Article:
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Linda Sanguinetti
Education Specialist

Linda Sanguinetti, M.A., is an Education Specialist at the Diagnostic Center- Northern California. She has twenty five years of special education teaching experience at the elementary and high school levels serving student with a variety of needs. Currently at the Diagnostic Center she participates in multidisciplinary assessment teams and works with several high school classrooms helping to implement evidence based practices. She also conducts trainings in the area of Transition.

 

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  • new!Job Skills

Question:

What are specific skills that my student will need to be job ready?


Answer:

That is a good question; unfortunately, national statistics show that 20% of working age adults with disabilities are employed versus 68% of people without disabilities. However, research conducted by Harvard University, the Carnegie Foundation and Stanford Research Center concluded that 85% of job success comes from having well-developed soft and people skills, and only 15% of job success comes from technical skills and knowledge (hard skills).

When we look at what success looks and feels like to students it helps us to focus the skills that they will need to be successful. The following information from the UC Davis MIND Institute: Pathways to Employment 2013, Robert Levy-paid intern stated that success is when you are:

  • A real part of family, faith, work and community
  • Have real responsibilities
  • Are recognized for skills and accomplishments
  • Can take risks and learning from mistakes
  • Can change attitudes about what people with disabilities are capable of accomplishing

At a recent CAPTAIN Summit (Jan.2017), Janis White, Ed. D, Regional Center of Orange County presented a session entitled: High School and Beyond: Updates on Policy Changes Impacting Practices. She shared skills to teach that will help students become work ready.

Soft Skills to teach:

  • Generalizing skills
  • Managing time and prioritizing responsibilities
  • Making judgements
  • Taking initiative, able to work independently
  • Solving problems
  • Communication and interacting
  • Manners/sharing/caring about others
  • Focus, concentration and/or physical stamina
  • Speed and/or Quality
  • Work ethic, motivation and attitude

Hard Skills to teach:

  • Physical skills (driving a wheelchair, using a knife, buttoning a shirt, crossing a street)
  • Telling time
  •  Money skills
  • Math and reading
  • Tech skills (computers, phones, internet)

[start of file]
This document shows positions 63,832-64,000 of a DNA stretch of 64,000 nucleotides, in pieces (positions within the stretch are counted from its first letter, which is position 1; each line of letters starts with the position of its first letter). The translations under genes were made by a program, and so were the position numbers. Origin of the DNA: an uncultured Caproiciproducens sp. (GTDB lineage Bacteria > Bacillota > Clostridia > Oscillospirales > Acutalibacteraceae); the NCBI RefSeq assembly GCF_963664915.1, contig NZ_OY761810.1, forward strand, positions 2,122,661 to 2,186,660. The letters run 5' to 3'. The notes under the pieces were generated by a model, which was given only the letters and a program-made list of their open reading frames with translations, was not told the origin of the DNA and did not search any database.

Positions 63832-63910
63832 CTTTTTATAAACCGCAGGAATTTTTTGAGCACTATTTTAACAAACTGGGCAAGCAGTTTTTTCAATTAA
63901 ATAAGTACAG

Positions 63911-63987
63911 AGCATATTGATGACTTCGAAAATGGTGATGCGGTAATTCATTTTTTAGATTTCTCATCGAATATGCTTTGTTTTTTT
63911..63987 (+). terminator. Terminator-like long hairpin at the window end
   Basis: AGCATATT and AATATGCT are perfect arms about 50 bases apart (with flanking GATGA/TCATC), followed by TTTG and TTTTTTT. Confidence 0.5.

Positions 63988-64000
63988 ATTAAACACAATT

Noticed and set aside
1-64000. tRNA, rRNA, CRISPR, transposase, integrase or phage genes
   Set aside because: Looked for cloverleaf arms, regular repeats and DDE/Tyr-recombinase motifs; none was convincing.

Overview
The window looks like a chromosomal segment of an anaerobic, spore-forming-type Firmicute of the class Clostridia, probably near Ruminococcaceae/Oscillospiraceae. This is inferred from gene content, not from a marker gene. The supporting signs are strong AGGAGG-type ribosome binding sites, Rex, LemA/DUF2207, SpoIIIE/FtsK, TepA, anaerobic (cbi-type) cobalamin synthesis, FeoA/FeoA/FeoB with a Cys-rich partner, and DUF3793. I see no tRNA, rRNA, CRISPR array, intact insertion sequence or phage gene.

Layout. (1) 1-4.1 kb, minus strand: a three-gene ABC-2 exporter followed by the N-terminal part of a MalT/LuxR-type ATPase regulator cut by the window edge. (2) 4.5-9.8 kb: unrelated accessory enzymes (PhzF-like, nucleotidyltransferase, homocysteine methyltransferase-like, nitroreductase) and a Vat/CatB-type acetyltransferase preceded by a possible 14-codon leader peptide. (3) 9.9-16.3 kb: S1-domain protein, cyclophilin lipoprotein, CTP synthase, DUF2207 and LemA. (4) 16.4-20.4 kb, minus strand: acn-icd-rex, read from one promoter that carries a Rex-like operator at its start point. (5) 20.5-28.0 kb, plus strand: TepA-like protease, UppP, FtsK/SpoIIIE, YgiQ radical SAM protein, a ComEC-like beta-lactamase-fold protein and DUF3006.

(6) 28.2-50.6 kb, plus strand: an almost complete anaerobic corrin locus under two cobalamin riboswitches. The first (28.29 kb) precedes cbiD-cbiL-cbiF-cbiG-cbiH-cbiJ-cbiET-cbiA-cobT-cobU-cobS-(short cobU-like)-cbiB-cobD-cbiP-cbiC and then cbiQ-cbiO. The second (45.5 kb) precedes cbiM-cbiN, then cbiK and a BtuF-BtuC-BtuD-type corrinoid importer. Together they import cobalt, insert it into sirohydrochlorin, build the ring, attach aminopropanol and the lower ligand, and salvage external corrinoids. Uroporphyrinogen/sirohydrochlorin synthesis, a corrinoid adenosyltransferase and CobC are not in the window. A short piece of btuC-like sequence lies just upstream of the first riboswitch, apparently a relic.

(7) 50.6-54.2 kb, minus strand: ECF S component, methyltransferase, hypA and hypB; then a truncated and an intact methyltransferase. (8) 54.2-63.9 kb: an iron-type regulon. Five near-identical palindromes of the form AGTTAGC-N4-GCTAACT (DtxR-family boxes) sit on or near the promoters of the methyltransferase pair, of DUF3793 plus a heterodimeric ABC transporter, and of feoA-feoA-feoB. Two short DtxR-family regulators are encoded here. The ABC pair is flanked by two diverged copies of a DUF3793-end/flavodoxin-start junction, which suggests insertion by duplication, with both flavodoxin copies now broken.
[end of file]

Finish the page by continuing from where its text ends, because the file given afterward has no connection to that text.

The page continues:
• Navigating from A to B
  • Vocational skills

  • Independent Living Skills (As Appropriate)

Question:

When is the Independent Living Skills Measurable Post-Secondary Goal appropriate?


Answer:

Preparing students to become College and Career ready is a huge task.  When we look at specifically what this means, many additional skills (independent living skills) are subtly linked:

  • College-ready means being prepared for any postsecondary experience, including study at two and four year institutions leading to a postsecondary credential (i.e. a certificate, license, Associate’s or Bachelor’s degree)
  • Career-ready means not just a job. A career provides a family sustaining wage and pathways to advancement and nearly always requires postsecondary training or education.

A tool that I refer to constantly is the Essential Life Skills for All Teens, which was created by Shasta Twenty-first Century Career Connections, http://www.p21.org/. This tool identifies independent living skill areas that everyone could benefit from. Below is a partial list.

  • Home Skills- locating housing options; arranging rent, utilities, phone; etc.
  • Financial Literacy- understand gross/net pay and deductions; budgeting; etc.
  • Citizenship- registering to vote; comply with laws/regulations; volunteer; etc.
  • Personal Appearance Skills- basic clothing repair; laundry; ironing; etc.
  • Community Access- know options; read a map/GPS; know landmarks; etc.
  • Technology- using social media responsibly; maintain safe identity; etc.

Shasta Twenty-first Century Career Connections (STC3) is a community –based-
organization which has evolved from the foundation of School-To-Career. The goal is to
build on the system of engaging Students, Parents, Educators, Businesses, Labor, and Youth-Serving Organizations to prepare all students for successful transition from High School to Post-Secondary education and training for Careers, Continuing Education and
Citizenship.


  • Competitive Integrated Employment

Question:

Where can I find information about Competitive Integrated Employment?


Answer:

There are many places to find information about Competitive Integrated Employment. I recently found an informative article in the December 2016 edition of the Costco Connection! I found it interesting that Costco Wholesale was highlighting the benefits of inclusive employment from both the employee and employer’s standpoints. The initial paragraph of the article defines the purpose of Competitive Integrated Employment in a way we can all appreciate:


“Work matters. It helps put food on the table and clothes on our backs. It connects us to the evolving world. It develops and affirms our identities. Even when it feels like a slog, work engages us and shapes our potential.”

(http://www.costcoconnection.com/connection/201612 page 30)

Currently, the California Department of Rehabilitation (DOR), California Department of Education(CDE), and California Department of Developmental Services (DDS) are collaborating together to develop a roadmap that:

  • Reinforces the State's "Employment First" policy and other laws that focus on employment in an integrated setting